Starbucks recently announced that 24 more locations across the country will become Evening Stores, meaning they will offer beer, wine, and “savory small plates” (think truffle mac and cheese and goat cheese flatbread) in the late afternoon and evening hours. That will bring the number of beer and Bordeaux barista locations to 70 nationwide.
Is this a sign that Starbucks is losing its focus, or is this another innovative marketing plan for the company? Only time will tell, but Starbucks has been testing this concept since 2010 in various markets. In its fact sheet, Starbucks cites research that shows that there is a big overlap between coffee lovers, wine lovers, and beer lovers (and we assume they don’t just mean the need for coffee in the morning after too much wine or beer the night before). So they are not trying to introduce a whole new audience to the Starbucks brand. Instead, they are trying to find more ways to connect people with a company they already know.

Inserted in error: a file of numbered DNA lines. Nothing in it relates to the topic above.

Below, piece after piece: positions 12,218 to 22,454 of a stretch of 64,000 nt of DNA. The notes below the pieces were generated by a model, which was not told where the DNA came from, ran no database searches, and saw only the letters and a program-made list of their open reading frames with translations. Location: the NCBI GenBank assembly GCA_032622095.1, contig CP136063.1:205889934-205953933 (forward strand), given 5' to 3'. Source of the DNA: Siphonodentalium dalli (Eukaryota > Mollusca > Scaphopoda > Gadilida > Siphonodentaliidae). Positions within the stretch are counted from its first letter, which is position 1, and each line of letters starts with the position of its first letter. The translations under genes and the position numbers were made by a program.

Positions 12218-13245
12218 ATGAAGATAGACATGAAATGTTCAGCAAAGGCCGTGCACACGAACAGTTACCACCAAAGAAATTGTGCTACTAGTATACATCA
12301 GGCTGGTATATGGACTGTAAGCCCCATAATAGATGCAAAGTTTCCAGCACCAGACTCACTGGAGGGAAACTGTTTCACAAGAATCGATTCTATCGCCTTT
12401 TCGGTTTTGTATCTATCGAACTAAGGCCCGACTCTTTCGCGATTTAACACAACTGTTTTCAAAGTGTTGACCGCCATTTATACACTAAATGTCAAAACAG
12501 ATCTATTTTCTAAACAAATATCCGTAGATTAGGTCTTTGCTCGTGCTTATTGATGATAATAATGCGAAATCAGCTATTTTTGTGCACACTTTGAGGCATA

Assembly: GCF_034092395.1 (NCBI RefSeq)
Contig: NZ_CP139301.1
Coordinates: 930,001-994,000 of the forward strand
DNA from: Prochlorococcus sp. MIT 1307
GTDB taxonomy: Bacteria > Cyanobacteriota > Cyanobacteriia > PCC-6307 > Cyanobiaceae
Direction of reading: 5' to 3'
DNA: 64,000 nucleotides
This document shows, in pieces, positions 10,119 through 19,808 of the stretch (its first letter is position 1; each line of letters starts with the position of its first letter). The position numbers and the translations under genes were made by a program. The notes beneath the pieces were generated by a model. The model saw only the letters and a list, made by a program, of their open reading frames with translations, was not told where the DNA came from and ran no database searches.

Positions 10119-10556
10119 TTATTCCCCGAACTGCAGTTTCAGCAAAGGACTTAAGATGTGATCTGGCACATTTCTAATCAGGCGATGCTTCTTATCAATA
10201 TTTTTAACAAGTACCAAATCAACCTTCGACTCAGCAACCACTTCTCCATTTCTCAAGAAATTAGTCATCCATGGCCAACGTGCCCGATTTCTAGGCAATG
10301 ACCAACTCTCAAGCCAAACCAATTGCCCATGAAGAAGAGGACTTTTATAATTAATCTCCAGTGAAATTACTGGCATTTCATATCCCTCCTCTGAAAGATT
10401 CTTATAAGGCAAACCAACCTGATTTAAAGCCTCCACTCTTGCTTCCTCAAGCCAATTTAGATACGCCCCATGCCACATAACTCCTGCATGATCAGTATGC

In addition, Starbucks has been incredibly successful turning its coffee stops into destinations. Many people don’t just swing by for a cup of coffee and leave. They stay and use the free wi-fi and turn the locations into remote offices. So the idea of people hanging out at Starbucks for a glass of wine after work isn’t a big stretch. That is why the company hopes to have beer and wine on the menu at 2,000 of its 12,000 coffee shops in the U.S. within the next five years. It has also launched the program in the UK.
Another factor that bodes well for the campaign is that Starbucks is making this change from a position of strength. It is not a desperate move because their coffee business is tanking. In fact, the company announced record quarterly revenue of $4.9 billion in July.
The slow and steady roll out of the program suggests that Starbucks is carefully selecting the next locations, measuring a range of variables at each store, and using that data to inform the next steps in the campaign. Based on Starbucks expansive brand appeal (and the lure of bacon-wrapped dates), it is fair to expect the Evening Stores to get early traffic when they first open. How much staying power they will have will depend on Starbuck’s ongoing efforts.
Melissa Arnoff is a Senior Vice President at LEVICK and a contributing author to Tomorrow.